Nuclear magnetic resonance structure and IgE epitopes of Blo t 5, a major dust mite allergenChan, S.L., Ong, T.C., Gao, Y.F., Tiong, Y.S., Wang, D.Y., Chew, F.T., Mok, Y.K.
(2008) J.Immunol. 181: 2586-2596
- PubMed: 18684949
- PubMed Abstract:
A high incidence of sensitization to Blomia tropicalis, the predominant house dust mite species in tropical regions, is strongly associated with allergic diseases in Singapore, Malaysia, and Brazil. IgE binding to the group 5 allergen, Blo t 5, is fo ...
A high incidence of sensitization to Blomia tropicalis, the predominant house dust mite species in tropical regions, is strongly associated with allergic diseases in Singapore, Malaysia, and Brazil. IgE binding to the group 5 allergen, Blo t 5, is found to be the most prevalent among all B. tropicalis allergens. The NMR structure of Blo t 5 determined represents a novel helical bundle structure consisting of three antiparallel alpha-helices. Based on the structure and sequence alignment with other known group 5 dust mite allergens, surface-exposed charged residues have been identified for site-directed mutagenesis and IgE binding assays. Four charged residues, Glu76, Asp81, Glu86, and Glu91 at around the turn region connecting helices alpha2 and alpha3 have been identified to be involved in the IgE binding. Using overlapping peptides, we have confirmed that these charged residues are located on a major putative linear IgE epitope of Blo t 5 from residues 76-91 comprising the sequence ELKRTDLNILERFNYE. Triple and quadruple mutants have been generated and found to exhibit significantly lower IgE binding and reduced responses in skin prick tests. The mutants induced similar PBMC proliferation as the wild-type protein but with reduced Th2:Th1 cytokines ratio. Mass screening on a quadruple mutant showed a 40% reduction in IgE binding in 35 of 42 sera of atopic individuals. Findings in this study further stressed the importance of surface-charged residues on IgE binding and have implications in the cross-reactivity and use of Blo t 5 mutants as a hypoallergen for immunotherapy.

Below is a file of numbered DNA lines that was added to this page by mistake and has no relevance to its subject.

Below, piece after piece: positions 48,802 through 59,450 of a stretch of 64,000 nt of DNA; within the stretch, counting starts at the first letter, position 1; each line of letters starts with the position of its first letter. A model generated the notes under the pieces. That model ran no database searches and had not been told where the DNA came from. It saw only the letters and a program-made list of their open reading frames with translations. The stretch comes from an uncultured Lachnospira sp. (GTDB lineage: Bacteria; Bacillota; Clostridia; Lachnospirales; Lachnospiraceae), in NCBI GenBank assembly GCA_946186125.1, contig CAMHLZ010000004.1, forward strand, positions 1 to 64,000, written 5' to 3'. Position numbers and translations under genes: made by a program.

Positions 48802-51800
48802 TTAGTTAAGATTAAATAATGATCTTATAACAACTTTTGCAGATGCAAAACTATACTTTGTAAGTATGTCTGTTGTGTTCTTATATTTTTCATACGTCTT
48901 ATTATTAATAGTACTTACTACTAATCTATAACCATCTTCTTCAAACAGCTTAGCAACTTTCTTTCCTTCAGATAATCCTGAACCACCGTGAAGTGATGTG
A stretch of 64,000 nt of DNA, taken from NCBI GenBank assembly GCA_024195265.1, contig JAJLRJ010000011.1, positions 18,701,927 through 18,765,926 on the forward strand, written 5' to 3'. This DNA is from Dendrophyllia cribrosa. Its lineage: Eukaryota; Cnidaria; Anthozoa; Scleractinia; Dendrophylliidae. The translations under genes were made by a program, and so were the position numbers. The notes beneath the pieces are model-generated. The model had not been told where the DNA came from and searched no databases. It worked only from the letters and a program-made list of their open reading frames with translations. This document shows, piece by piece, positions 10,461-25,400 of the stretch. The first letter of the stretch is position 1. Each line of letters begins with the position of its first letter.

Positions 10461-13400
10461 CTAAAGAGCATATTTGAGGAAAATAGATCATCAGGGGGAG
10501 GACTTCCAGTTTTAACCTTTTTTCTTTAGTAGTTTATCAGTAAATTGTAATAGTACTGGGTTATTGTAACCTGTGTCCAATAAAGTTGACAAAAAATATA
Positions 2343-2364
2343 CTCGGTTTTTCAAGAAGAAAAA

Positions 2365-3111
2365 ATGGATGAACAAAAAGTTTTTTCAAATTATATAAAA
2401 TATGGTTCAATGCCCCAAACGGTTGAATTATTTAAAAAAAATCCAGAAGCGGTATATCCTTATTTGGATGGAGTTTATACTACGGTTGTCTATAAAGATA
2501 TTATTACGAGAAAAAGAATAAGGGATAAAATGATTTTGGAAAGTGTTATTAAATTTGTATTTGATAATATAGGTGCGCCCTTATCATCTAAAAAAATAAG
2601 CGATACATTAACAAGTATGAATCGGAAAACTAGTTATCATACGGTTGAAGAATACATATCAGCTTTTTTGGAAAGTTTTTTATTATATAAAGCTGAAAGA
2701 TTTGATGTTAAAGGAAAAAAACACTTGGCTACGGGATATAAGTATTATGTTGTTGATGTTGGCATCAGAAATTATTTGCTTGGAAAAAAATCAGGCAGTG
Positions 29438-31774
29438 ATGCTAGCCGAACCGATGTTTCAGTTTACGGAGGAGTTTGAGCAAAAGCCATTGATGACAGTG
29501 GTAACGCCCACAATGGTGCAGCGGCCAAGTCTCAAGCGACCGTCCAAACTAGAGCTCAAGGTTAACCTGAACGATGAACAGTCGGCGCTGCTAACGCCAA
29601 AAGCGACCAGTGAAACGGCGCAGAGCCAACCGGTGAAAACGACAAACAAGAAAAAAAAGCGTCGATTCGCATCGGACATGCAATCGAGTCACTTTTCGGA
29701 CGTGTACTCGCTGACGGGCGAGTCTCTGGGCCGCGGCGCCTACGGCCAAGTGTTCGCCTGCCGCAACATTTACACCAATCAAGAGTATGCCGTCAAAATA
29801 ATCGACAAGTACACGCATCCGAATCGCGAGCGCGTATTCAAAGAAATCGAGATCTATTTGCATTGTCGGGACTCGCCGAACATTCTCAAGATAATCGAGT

Department of Biological Sciences, National University of Singapore, Singapore, Singapore.